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seen Jun 21 '13 at 9:20

May
24
comment Return to function, difference between strcpy() and memcpy()
overflow is properly terminated in rettofunc1.c. The other statement is just a way to determine if the pointers contain null bytes (which is the case for 64-bit).
Apr
2
comment Binary enviornment variables and setenv()
Yeah, you're right. Thanks again, that seems to make it work in my original toy-program too. The program I pasted here was just something to demonstrate the "problem" in general.
Apr
2
comment Binary enviornment variables and setenv()
Thanks, what should I set $IFS to in order to get this behavior though? Currently $IFS is not set, I tried just declaring it with no content.
Mar
7
comment ASLR affected by entropy available on Linux?
Can you reproduce the behavior where I observe the entropy getting depleted just by catting entropy_avail? I kill most running processes, do a find to make sure the entropy is high, then I cat /proc/sys/kernel/entropy_avail and see that this number decreases for each execution of cat.
Mar
7
comment ASLR affected by entropy available on Linux?
Interesting, then why do I observe a decreasing entropy_avail when I repeatedly cat the file?
Nov
4
comment Segfault shows up only in GDB
I printed it by actually executing the program though.
Nov
4
comment Segfault shows up only in GDB
Thanks for the input. I have already verified that I get a consistent address of ESP when I print it though. I don't think the reason the behavior I'm seeing is that the stack keeps shifting around; then I would expect to see that I don't always get consistent ESP values.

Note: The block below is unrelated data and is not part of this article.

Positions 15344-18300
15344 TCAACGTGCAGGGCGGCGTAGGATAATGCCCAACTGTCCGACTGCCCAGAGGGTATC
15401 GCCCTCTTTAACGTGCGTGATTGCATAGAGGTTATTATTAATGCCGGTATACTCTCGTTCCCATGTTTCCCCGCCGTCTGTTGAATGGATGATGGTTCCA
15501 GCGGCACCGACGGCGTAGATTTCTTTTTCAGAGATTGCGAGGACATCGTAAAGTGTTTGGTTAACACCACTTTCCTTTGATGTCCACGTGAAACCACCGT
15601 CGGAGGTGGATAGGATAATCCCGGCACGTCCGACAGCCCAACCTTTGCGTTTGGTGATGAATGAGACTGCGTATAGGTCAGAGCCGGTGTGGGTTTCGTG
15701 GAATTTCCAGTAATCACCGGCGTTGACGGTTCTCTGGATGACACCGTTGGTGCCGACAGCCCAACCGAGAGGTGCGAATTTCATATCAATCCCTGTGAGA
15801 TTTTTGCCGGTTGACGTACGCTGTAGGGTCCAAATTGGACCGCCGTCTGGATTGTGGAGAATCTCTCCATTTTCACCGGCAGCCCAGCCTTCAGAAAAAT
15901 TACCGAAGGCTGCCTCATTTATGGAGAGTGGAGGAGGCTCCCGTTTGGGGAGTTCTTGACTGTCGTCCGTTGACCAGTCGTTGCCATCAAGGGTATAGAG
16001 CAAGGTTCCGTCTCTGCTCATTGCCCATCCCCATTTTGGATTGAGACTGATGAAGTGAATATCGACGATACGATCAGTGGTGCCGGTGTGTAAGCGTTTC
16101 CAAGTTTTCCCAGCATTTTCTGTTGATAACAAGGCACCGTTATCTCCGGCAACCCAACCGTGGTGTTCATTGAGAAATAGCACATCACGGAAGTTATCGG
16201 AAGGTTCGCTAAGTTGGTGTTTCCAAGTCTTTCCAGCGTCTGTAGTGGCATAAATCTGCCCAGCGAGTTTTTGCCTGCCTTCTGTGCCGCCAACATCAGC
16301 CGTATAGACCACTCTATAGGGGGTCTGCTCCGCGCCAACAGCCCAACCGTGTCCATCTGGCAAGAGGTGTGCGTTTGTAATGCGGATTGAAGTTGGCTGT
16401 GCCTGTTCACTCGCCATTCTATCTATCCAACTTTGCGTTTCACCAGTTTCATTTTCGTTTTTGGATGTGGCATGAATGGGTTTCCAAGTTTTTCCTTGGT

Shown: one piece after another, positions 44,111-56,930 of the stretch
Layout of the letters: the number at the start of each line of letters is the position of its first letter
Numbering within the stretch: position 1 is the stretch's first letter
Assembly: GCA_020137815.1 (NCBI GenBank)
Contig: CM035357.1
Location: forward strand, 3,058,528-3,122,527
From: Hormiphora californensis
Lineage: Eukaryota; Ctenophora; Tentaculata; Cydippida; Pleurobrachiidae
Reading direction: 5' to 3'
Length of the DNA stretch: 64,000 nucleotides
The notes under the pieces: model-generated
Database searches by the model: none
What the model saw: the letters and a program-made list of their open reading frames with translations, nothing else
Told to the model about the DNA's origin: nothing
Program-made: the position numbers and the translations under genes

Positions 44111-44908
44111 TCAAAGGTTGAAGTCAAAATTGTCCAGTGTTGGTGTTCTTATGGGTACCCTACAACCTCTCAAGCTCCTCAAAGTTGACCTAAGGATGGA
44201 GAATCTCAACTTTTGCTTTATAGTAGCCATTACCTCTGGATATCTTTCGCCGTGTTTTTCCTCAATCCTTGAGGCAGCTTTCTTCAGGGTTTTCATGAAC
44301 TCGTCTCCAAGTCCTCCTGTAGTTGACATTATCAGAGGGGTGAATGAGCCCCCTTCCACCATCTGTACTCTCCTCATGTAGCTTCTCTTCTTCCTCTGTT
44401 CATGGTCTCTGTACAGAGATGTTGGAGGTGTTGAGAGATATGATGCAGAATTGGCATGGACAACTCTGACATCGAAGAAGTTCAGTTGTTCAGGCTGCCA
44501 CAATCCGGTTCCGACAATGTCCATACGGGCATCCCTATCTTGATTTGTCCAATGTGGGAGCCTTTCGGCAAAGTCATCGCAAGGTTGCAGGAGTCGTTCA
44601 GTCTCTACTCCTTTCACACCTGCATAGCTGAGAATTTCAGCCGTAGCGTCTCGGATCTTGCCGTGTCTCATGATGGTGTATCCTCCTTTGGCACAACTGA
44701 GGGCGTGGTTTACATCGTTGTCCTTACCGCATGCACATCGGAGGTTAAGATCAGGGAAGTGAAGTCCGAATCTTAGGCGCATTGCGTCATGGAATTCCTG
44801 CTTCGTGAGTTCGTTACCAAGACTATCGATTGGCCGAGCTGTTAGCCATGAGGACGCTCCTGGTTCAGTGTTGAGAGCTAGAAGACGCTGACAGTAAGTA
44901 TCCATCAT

Nov
4
comment Segfault shows up only in GDB
Why should the address be relative to some offset?
Nov
4
comment Segfault shows up only in GDB
The return address is stored at 0xbffff2d4, every time, according to GDB. If I enabled ASLR then that obviously would change. It will also be different on a different computer.
Nov
2
comment x86-64 function prologue
When I compile with gcc -S to get assembly output I simply see reproduced results.
Nov
2
comment x86-64 function prologue
It probably saves EDI and RSI simply because it is not required to save these by the caller? But still the manner in which they are saved seems weird.
Oct
25
comment Determine time required to start a program in GNU/Linux?
Sorry, the hardware is x86-64. I forgot to add that in the question.
Oct
18
comment Patching an ELF file
ELF 64-bit LSB executable, x86-64, version 1 (SYSV), dynamically linked (uses shared libs), not stripped
Oct
18
comment What happened to _start and the arguments of __libc_start_main on 64-bit Linux?
Compiling the program with -m32 on my system gives me similar disassembly as in the linked tutorial.
Oct
5
comment ASLR limitations on Linux
I managed to overlook that, sorry about that. I have gone through my four earlier questions and made corrections. Thanks.
Oct
2
comment Patching an ELF file
Ah, of course. Thanks for the input. I was just doing this on a simple hello world program actually; I wouldn't have thought it could mess up some relative offsets in the init code or something like that. I get a fault in: 0x00000000004005f0 in __libc_csu_init () => 0x00000000004005f0 <__libc_csu_init+0>: 6c ins BYTE PTR es:[rdi],dx I don't see how any relative offsets that might be prior to main would be affected by the size of main?
Aug
3
comment Reading dmesg from a kernel module
Thanks! Is it possible to do this without having to recompile the kernel? Surely there must be some standard feature to do this with that exists in all normal kernels? Incidentally, I get unknown symbol for sys_read() and sys_open() too.